Like many of us, Carole Lyne Robin once felt discouraged about the cost of owning a home in Ontario.
Between bills, property taxes, and her mortgage, the northern Ontario-based photographer said she "broke down completely" after calculating how much she'd have to spend to keep her house over the next 20 years.
But, Robin knew that she didn't want to rent and pay someone else's mortgage. She wanted a place to call her own.
So she settled on the best of both worlds — a tiny house. And hasn't looked back since.
Robin told Narcity all about her mini dream home on wheels — how much she spends, what she's learned, and why she'll never go back to living in a traditional home.
What is it like to live in a tiny house?
Living in a tiny house is both easy and comfortable for Robin. She powers her home on solar, propane, and a backup generator, which she says work "beautifully."
"I like the fact that I'm able to rely on myself for the electricity that comes into my home. It makes me more appreciative of the energy and more aware of what I'm using at all times."
Her small space also lets her be selective about the items she chooses to surround herself with, making every inch entirely her own.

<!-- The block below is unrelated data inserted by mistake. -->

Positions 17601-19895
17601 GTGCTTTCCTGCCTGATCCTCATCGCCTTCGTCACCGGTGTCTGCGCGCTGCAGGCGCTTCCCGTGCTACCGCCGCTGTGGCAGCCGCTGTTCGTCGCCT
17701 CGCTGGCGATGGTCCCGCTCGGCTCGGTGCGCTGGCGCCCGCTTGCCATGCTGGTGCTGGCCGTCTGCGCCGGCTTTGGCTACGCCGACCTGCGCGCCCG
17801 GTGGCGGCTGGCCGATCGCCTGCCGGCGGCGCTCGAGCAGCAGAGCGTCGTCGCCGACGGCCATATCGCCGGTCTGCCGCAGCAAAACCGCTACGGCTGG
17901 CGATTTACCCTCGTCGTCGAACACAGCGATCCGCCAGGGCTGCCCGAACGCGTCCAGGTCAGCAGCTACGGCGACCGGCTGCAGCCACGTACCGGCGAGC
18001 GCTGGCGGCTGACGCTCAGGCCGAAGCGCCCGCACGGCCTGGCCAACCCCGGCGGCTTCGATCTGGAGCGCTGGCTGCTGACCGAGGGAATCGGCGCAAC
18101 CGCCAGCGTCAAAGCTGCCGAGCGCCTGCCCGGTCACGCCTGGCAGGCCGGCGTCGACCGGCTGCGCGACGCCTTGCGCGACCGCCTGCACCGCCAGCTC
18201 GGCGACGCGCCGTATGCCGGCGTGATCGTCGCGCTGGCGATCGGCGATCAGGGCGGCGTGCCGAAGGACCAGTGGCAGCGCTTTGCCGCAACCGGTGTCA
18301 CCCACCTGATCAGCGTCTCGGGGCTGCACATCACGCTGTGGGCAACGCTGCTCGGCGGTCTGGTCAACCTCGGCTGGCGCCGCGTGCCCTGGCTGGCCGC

"My home is a representation of my heart and what makes me happy. Everything that's in my home is special to me in some way."
How much does it cost to live in a tiny house?
Robin marvels at the amount of money she saves living in a tiny home, compared to the house she used to own. In fact, it was part of the reason why she chose to downsize.
"I calculated the two bills I hated the most which were hydro and property taxes over the span of 20 years, which is the span of a mortgage, and it came out to $260,000."
"I broke down completely," she admitted. "I just started thinking, 'Why do we do this to ourselves?'"
So, she traded her property taxes for some land, which she leases for a couple hundred dollars a month. She gets three to four propane bills a year, each of which is $280.
And her home only cost $60,000 to build.
Robin says having a "tiny house with tiny bills" allows her to do what she loves without financial stress.
What makes tiny home living better than traditional homes?
For Robin, there are many perks of living in a tiny home on wheels, like the freedom to pick up and move anywhere.
As someone who doesn't always know when her next project will come in, the reduced financial burden is ideal for her lifestyle.
Plus, she loves not having the option to fill her home with items that don't have meaning or purpose.
"In most living rooms, there's always that awkward corner where people have a vase with branches in it," she said. "I don't have to fill any rooms anymore."
"We do a lot of shopping and buying things without meaning but we hang it on the wall anyway," said Robin.
"When you start surrounding yourself with the things you love, no matter what anyone else thinks of those things, that's when you attract good things into your life and things that are meant for you."